Quotes by: Adoniram Judson
Adoniram Judson by George Peter Alexander Healy, 1846
||August 9, 1788
||April 12, 1850
At sea in the Bay of Bengal
||Missionary to Burma
||Ann Hasseltine, 1812–26 (her death)
Sarah Hall Boardman, 1834–45 (her death)
Emily Chubbuck, 1846–50 (his death)
||Edward Judson, several others
Christ commands those who believe to be baptized. Pedobaptists adopt a system which tends to preclude the baptism of believers. They baptize the involuntary infant and deprive him of the privilege of ever professing his faith in the appointed way. If this system were universally adopted, it would banish believers' baptism out of the world.
A life once spent is irrevocable. It will remain to be contemplated through eternity. If it be marked with sins, the marks will be indelible. If it has been a useless life, it can never be improved. Such it will stand forever and ever. The same may be said of each day.
For many years, the work advanced but slowly. One denomination after another embarked in the undertaking; and now, American missionaries are seen in almost every land and every clime.
The future is in our power. Let us, then, each morning, resolve to send the day into eternity in such a garb as we shall wish it to wear forever. And at night, let us reflect that one more day is irrevocably gone, indelibly marked.
The world is yet in its infancy; the gracious designs of God are yet hardly developed. Glorious things are spoken of Zion, the city of our God. She is yet to triumph and become the joy and glory of the whole earth.
Blessed be God, that we live in these latter times - the latter times of the reign of darkness and imposture. Great is our privilege, precious our opportunity, to cooperate with the Saviour in the blessed work of enlarging and establishing his kingdom throughout the world.
See the hand of God in all events, and thereby become reconciled to His dispensations.
Though I have seldom done anything to my own satisfaction, I am better satisfied with the translation of the New Testament than I ever expected to be. The language is, I believe, simple, plain, intelligible; and I have endeavored, I hope successfully, to make every sentence a faithful representation of the original.
Notwithstanding my present incompetency, I am beginning to translate the New Testament, being extremely anxious to get some parts of Scripture, at least, into an intelligible shape, if for no other purpose than to read, as occasion offers, to the Burmans I meet with.
We cannot sit still and see the dear Burmans, flesh and blood like ourselves and, like ourselves, possessed of immortal souls that will shine forever in heaven or burn forever in hell - we cannot see them go down to perdition without doing our very utmost to save them. And thanks be to God, our labors are not in vain.
According to the Burman system, there is no escape. According to the Christian system, there is. Jesus Christ has died in the place of sinners, has borne their sins; and now those who believe on Him, and become His disciples, are released from the punishment they deserve. At death, they are received into Heaven and are happy forever.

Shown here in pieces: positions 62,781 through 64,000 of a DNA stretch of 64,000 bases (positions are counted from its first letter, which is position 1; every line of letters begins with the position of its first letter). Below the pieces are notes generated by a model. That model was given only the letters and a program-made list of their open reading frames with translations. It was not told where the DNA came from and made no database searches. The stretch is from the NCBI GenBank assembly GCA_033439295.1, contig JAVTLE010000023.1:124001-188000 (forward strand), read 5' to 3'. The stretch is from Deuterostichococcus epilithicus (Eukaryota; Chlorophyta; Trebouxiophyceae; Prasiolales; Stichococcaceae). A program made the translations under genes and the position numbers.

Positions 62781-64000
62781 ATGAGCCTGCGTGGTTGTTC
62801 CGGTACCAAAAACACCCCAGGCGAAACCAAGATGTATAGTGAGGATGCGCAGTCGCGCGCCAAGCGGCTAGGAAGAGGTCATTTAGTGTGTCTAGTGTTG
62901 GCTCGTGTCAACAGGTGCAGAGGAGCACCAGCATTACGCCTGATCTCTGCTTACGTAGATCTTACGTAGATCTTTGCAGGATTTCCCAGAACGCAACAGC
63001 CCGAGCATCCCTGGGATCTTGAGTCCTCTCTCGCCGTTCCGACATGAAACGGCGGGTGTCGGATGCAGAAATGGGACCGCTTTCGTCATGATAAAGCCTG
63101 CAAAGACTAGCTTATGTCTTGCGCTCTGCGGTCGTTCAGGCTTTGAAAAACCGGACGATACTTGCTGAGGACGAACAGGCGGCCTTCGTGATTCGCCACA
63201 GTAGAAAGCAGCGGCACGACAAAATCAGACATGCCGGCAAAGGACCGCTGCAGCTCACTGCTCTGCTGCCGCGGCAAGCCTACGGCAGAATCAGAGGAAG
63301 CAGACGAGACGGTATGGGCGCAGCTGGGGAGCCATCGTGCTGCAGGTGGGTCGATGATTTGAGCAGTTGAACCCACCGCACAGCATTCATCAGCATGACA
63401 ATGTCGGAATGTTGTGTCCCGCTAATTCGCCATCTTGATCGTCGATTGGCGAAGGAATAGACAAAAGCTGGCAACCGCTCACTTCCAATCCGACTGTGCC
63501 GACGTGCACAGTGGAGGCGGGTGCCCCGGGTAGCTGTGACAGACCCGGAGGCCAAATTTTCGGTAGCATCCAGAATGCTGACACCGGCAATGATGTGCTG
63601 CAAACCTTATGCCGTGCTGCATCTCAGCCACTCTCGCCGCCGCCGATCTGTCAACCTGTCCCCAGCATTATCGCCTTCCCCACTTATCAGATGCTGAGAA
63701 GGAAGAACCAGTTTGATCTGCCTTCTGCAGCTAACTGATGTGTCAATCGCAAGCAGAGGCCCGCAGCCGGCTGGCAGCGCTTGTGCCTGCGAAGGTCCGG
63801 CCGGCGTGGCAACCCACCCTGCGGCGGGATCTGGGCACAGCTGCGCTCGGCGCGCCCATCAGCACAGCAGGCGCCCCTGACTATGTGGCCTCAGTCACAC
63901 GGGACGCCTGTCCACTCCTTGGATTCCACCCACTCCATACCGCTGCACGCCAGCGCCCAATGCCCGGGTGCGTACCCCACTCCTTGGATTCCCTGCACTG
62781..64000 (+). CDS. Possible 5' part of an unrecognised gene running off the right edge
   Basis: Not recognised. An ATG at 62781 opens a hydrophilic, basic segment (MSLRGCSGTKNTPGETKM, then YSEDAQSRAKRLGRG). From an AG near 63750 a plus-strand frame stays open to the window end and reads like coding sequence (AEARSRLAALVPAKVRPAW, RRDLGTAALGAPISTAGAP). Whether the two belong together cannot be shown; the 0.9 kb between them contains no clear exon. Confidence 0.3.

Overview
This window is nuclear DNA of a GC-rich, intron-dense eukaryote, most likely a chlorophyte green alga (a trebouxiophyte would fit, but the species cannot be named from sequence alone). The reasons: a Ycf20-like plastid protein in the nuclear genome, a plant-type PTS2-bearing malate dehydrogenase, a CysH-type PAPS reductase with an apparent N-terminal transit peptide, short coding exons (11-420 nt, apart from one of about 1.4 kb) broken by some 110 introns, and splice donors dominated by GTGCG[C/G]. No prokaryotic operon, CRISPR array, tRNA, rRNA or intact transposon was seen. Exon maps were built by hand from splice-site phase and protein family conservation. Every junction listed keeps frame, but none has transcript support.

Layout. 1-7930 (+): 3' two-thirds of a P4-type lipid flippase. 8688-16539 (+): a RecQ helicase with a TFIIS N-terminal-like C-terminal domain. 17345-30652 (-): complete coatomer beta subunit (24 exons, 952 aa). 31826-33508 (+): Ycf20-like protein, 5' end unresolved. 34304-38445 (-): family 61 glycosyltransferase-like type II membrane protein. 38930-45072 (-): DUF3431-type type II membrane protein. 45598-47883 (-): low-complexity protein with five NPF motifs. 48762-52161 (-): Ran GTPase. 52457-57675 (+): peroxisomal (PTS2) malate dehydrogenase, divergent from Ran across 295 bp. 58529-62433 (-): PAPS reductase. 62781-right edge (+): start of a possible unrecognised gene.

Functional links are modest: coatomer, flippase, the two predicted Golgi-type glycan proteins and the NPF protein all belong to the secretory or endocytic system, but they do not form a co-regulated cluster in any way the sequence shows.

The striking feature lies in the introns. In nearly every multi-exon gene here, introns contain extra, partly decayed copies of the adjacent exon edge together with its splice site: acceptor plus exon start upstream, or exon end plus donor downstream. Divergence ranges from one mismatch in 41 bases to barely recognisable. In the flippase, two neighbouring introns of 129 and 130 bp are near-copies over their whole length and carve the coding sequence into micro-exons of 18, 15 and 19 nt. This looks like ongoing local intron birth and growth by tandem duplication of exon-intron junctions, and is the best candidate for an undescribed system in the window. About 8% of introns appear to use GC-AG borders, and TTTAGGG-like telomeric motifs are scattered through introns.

My prospects for life, though in a measure shaded with uncertainty, hardship and danger, are very animating and bright. My prospects for another life, blessed be God, are still brighter.
Missionaries must not calculate on the least comfort but what they find in one another and their work.
Embrace every opportunity of exercising kind feelings and doing good to others, especially to the household of faith.
Any known attempt at proselyting would be instantly amenable at a criminal tribunal and would probably be punished by the death of the proselyte and the banishment of the missionary. All efforts must be conducted in private and are therefore very limited.
I never realized what a great privilege it is to be able to use the voice for Christ until I was deprived of it.
Love to Jesus is a sure title to the greatest possible happiness; for Jesus is omnipotent and has determined to make his friends happy, and surely will not forget a single one in whose heart is enkindled one spark of love.
I have to hold a meeting with the rising generation every evening, and that takes time. Henry can say, 'Twinkle, twinkle,' all himself, and Edward can repeat it after his father! Giants of genius! Paragons of erudition!
The places chosen for the administration of the ordinance, and the circumstances attending those instances, in which the act of baptizing is particularly described in the New Testament, plainly indicate immersion.
My views of the missionary object are, indeed, different from what they were when I was first set on fire by Buchanan's 'Star in the East' six years ago. But it does not always happen that a closer acquaintance with an object diminishes our attachment and preference.
The word which denotes the act of baptizing, according to the usage of Greek writers, uniformly signifies or implies immersion.
It is my growing conviction that the Baptist churches in America are behind the age in missionary spirit. They now and then make a spasmodic effort to throw off a nightmare debt of some years' accumulation, and then sink back into unconscious repose.
A person employed in direct missionary work among the natives, especially if his employ is somewhat itinerant, can easily make long and interesting journals.